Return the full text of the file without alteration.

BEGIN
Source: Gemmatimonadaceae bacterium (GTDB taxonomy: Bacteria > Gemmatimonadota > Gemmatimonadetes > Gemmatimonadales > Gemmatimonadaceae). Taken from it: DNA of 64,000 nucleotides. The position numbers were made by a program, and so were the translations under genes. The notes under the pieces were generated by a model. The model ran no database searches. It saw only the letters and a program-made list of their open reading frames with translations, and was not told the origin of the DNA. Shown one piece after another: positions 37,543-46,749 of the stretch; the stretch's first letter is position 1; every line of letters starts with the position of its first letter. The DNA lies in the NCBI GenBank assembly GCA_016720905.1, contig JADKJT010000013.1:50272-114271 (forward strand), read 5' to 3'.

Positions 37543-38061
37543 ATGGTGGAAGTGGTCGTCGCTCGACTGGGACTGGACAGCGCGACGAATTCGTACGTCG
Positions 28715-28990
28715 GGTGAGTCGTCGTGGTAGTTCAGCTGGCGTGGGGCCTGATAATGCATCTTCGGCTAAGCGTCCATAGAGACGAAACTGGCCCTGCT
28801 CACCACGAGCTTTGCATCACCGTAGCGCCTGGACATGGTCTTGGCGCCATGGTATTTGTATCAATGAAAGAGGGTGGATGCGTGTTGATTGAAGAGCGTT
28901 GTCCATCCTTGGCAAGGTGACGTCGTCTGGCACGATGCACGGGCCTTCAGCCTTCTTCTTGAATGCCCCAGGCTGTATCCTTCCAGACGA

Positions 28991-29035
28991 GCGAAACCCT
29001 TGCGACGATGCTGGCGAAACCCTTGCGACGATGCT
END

Source: Gemmatimonadaceae bacterium (GTDB taxonomy: Bacteria > Gemmatimonadota > Gemmatimonadetes > Gemmatimonadales > Gemmatimonadaceae). Taken from it: DNA of 64,000 nucleotides. The position numbers were made by a program, and so were the translations under genes. The notes under the pieces were generated by a model. The model ran no database searches. It saw only the letters and a program-made list of their open reading frames with translations, and was not told the origin of the DNA. Shown one piece after another: positions 37,543-46,749 of the stretch; the stretch's first letter is position 1; every line of letters starts with the position of its first letter. The DNA lies in the NCBI GenBank assembly GCA_016720905.1, contig JADKJT010000013.1:50272-114271 (forward strand), read 5' to 3'.

Positions 37543-38061
37543 ATGGTGGAAGTGGTCGTCGCTCGACTGGGACTGGACAGCGCGACGAATTCGTACGTCG
Positions 28715-28990
28715 GGTGAGTCGTCGTGGTAGTTCAGCTGGCGTGGGGCCTGATAATGCATCTTCGGCTAAGCGTCCATAGAGACGAAACTGGCCCTGCT
28801 CACCACGAGCTTTGCATCACCGTAGCGCCTGGACATGGTCTTGGCGCCATGGTATTTGTATCAATGAAAGAGGGTGGATGCGTGTTGATTGAAGAGCGTT
28901 GTCCATCCTTGGCAAGGTGACGTCGTCTGGCACGATGCACGGGCCTTCAGCCTTCTTCTTGAATGCCCCAGGCTGTATCCTTCCAGACGA

Positions 28991-29035
28991 GCGAAACCCT
29001 TGCGACGATGCTGGCGAAACCCTTGCGACGATGCT